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Thread: The Zone system

  1. #1

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    The Zone system

    Hi
    Does anyone know where i can get practical tuition on the Zone System.
    Peter

  2. #2

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    Pick up one of Fred Picker's little books. This is an simple, straight forward book. It has been used in many college level classes as a textbook. You can get them on ebay for under $5.00 US not including shipping.

    The title is Zone VI workshop

    Mike

  3. #3
    Bruce Osgood's Avatar
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    Quote Originally Posted by Peterpan View Post
    Hi
    Does anyone know where i can get practical tuition on the Zone System.
    Peter
    It it's Zone System you want then go to the writings of Adams (The Negative to start).

  4. #4
    Dave Miller's Avatar
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    Les has always been an advocate of the zone system.

    http://www.zone2tone.co.uk/index.htm
    Regards Dave.

    An English Eye


  5. #5
    timbo10ca's Avatar
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    I found this site very helpful when first learning the Zone System:

    http://www.zonesystem.com/

    Start with the intro and go through to the end, reading everything, and you'll understand the basics. There's even an emulator to practice with.

    Tim
    If only we could pull out our brains and use only our eyes. P. Picasso

    http://www.timbowlesphotography.com

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    Thanks Guys i Have several books on the subject BUT i cant get my HEAD round it!
    I was hoping some one would know of a course i could attend.
    Peter

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    david b's Avatar
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    I wrote a little something about the Zone System here.

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    Quote Originally Posted by david b View Post
    I wrote a little something about the Zone System here.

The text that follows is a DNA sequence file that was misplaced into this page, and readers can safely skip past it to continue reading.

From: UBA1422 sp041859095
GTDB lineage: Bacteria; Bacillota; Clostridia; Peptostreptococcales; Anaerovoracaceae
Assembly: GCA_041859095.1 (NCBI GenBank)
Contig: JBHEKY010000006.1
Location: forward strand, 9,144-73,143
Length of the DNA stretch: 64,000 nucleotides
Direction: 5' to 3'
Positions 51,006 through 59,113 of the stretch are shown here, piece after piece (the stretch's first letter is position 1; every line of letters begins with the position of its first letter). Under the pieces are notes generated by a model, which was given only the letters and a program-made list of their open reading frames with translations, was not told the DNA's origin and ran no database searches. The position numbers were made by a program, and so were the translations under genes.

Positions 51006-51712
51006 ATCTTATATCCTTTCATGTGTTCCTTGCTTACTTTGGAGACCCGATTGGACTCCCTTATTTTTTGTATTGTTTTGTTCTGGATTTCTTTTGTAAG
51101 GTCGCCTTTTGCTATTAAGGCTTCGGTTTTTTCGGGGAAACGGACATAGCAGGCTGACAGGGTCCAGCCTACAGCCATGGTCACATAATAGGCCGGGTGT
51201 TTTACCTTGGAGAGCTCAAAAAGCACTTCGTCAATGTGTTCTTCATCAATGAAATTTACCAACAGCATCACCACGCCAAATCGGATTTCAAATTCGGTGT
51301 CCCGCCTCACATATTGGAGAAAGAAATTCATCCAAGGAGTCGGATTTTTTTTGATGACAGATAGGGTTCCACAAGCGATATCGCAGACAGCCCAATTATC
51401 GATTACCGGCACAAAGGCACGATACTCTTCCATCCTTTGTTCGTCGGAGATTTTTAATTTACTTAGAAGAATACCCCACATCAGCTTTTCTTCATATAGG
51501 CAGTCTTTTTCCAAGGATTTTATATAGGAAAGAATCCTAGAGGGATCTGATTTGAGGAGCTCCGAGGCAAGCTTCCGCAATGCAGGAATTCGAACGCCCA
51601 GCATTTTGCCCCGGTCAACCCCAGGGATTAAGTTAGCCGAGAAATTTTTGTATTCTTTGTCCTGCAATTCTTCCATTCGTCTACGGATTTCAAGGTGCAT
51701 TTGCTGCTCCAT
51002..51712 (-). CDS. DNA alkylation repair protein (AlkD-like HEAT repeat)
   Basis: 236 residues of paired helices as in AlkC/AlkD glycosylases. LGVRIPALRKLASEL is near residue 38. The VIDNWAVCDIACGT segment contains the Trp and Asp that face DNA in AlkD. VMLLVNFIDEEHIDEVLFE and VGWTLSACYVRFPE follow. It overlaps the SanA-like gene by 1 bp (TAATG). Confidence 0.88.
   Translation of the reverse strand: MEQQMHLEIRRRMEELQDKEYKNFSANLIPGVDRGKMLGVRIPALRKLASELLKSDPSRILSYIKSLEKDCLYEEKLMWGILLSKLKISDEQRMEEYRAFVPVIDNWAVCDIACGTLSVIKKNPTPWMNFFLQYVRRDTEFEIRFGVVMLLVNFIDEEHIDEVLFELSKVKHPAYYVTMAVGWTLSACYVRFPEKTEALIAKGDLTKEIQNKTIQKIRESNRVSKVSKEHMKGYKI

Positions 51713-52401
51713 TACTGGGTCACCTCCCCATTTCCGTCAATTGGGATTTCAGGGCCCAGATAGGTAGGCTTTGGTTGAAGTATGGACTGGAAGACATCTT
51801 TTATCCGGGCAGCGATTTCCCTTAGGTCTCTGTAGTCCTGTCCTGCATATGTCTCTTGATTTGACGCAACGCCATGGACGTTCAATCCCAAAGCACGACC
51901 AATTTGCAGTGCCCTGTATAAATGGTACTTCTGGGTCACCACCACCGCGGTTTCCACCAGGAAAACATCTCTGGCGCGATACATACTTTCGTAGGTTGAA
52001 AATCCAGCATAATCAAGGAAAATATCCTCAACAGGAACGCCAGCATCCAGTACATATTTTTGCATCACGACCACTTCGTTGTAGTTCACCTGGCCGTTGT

Looks good to me ,what camera exposure do you use when taking a reading from the shadow area and a reading from the highlight area?

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    You should definitely run some simple tests that'll give you film speed and development times for scenes of various subject brightness ranges. Fred Picker, Ansel Adams, Steve Simmons, Phil Davis, and a large number of people have outlined tests for this. In a nutshell, you give enough exposure such that you get the detail that you want in darker scene areas, and you develop such that the most important tones, usually mid to brighter tones, have the contrast that you'd like. You can make the system as simple or complex as you'd like. For example, I only use N, N-1.5 and N+1.5 development times, as I use variable contrast paper and dodging and burning to take care of fine-tuning. Others devise an exposure/develop system to a much higher precision.

    When taking a pictyure, you set your exposure based on your shadow reading, and you base your development on your desired contrast, which people often figure out from the meter reading of the lightest area of the scene with important detail. If you take a reflected reading, the reading indicated by your meter is for a middle gray, often called Zone V. If you're taking a picture with shadows, and your meter reading of them gives F16 at 1/30th, that would be for making them mid-grey, which they probably aren't. If you need detail in them, the recommendation usually is to place them on Zone III, but many advocate giving more exposure to place them on Zone IV. Given the reading above, placing the shadows on zone IV would require an exposure of 1/15th at F16, zone III would be 1/8th at F16.... (You could alternately change the f-stop)

  10. #10
    david b's Avatar
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    Well, like I say in what I wrote, expose for the shadows and develop for the highlights.

    Look at what De Smidt said in the above post. It's very well explained.

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